A breast cancer diagnosis effects everyone in the family not just the person diagnosed. In this episode, BCI CEO Aisling Hurley chats with two husbands, Steve Kelly and Jamie Crawford. Steve is married to Tanya and Jamie to Georgie. Both men have travelled with their wives along their breast cancer journeys and their paths to recovery. One in nine women will develop breast cancer in the course of their lifetime yet there is very little information available for partners. This episode of More Than A Lump attempts to spotlight on a partner’s perspective and aims to reveal valuable insights and perspectives which might help loved ones navigate their way through the range of experiences, emotions and challenges – once again demonstrating that breast cancer is more than a lump.
You are currently browsing:
Consultant Radiologist, Dr Deirdre Duke and Outreach Coordinator and breast cancer survivor Olivia Carpenter speak to Aisling about the early stages of diagnosis, in terms of the interactions with the triage and assessment teams.
Soon after she completed a ten-kilometre charity run, Olivia’s husband, Gavin, gave her a big hug. As he held her close, he felt a lump in her right breast. He became alarmed and suggested that she get it medically checked. There began a journey for the Mum of three. A journey that brought her into contact with a host of medical professionals and ultimately to us here in Breast Cancer Ireland where she has been an active Ambassador and Outreach Coordinator visiting schools , companies and community groups sharing important messages about understanding good breast health.
Dr Duke shares her own reflections on how she prepares to tell women that they have breast cancer, she shares an update on the fantastic new Beaumont Breast Centre which was recently opened by First Lady, Sabina O’Higgins and she explains exactly what this centre will mean for the over 10,000 women who will be seen there annually.
This episode is proudly supported by Goodbody.
In this final episode of Season 1, Aisling speaks with Teresa Costello, a breast cancer survivor, whose initial symptoms of breast cancer were more than a lump. The orange peel-like rash on her breast was one of the tell-tale signs her consultant pointed out to her, when the then 36-year-old, was examined in the Breast Clinic. The conversation focuses on how being diagnosed with breast cancer has utterly changed the direction of Teresa’s life and how her involvement with Breast Cancer Ireland as a Patient Ambassador for the past eight years, helping to raise vital funds to support pioneering research, has made an impact.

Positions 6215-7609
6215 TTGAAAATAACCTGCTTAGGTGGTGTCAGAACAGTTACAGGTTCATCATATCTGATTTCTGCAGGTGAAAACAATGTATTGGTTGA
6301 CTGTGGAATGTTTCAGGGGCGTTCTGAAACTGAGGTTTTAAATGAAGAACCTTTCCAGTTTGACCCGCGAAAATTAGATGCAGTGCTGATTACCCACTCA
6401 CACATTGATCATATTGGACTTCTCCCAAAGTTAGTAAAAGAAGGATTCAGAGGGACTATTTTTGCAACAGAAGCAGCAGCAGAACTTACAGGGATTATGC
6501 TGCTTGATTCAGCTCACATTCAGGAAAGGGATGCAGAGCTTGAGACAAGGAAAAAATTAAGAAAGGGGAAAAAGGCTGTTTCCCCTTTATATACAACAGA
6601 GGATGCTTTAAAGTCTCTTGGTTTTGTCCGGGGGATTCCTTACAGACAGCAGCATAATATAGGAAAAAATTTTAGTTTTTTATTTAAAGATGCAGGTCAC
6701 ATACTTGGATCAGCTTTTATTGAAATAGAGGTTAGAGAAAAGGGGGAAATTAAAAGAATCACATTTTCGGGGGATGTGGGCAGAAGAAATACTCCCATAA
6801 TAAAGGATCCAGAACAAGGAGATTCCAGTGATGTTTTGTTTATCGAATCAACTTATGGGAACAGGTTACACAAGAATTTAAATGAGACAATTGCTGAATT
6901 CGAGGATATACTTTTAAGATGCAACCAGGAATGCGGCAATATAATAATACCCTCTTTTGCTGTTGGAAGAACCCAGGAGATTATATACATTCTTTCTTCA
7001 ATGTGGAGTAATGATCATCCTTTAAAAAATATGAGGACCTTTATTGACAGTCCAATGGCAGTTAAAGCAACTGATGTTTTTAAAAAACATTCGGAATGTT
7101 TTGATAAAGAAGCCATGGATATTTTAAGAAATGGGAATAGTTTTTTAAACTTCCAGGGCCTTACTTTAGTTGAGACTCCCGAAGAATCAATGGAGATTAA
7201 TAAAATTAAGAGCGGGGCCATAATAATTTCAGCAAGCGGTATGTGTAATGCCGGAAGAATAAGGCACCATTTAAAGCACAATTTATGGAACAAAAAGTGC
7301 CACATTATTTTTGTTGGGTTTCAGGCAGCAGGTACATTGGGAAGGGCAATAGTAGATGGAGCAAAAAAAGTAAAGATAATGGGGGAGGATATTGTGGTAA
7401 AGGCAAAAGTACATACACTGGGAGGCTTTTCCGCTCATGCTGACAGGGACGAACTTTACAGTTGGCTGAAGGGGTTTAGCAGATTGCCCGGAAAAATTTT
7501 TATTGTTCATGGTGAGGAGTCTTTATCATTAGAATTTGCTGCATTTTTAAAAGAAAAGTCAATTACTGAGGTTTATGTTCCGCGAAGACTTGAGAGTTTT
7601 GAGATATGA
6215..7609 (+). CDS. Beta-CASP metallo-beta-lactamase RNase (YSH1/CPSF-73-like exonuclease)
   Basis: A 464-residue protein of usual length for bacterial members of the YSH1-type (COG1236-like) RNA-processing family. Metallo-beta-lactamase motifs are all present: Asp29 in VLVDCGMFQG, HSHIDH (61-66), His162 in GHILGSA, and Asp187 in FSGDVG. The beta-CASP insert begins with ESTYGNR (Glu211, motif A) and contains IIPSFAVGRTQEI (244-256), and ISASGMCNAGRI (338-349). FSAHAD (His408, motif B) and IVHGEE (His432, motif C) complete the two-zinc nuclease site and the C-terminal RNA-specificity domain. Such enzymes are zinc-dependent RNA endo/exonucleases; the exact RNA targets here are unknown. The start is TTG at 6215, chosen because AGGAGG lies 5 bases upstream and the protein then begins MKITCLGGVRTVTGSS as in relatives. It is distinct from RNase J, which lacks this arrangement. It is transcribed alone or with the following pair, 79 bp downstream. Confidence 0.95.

Teresa then turns the table and asks Aisling a few questions on what’s coming up for Breast Cancer Ireland over the summer and into the future. Aisling shares details of the charity’s education and awareness programmes, being the beneficiary of the 100k in 30days challenge organised by Niall Carroll and Cara McAdam from Blackrock, Co Louth, taking place this June, the plans for the Great Pink Run coming back in October after two years as a virtual event, and significantly how further investment into research and clinical trials will change the landscape of the disease in Ireland.
Dr Monica Peres is a GP based in Cork. She has an impressive 52k followers on TikTok and 64k followers on Instagram, where she gives health advice to her followers. In this episode, Dr Monica speaks to Aisling about some of the barriers women face in relation to checking their breasts regularly. She talks about what the most common ‘misconceptions’ about breast cancer are, in her experience, and why the disease might not always present as a lump.
Demmy Abedayo was just 41 years of age when she was diagnosed with breast cancer, early last year, six months after she first found a lump in her right breast. Following four months of chemotherapy, 16 sessions of radiotherapy, and with reconstructive surgery planned over the coming weeks, Demmy joins Aisling for this episode to share important messages around good breast health, particularly amongst women in the African community in Ireland. She talks about trusting science, leaning on the support of family and friends and taking ownership of our bodies, regularly checking ourselves for the signs and symptoms.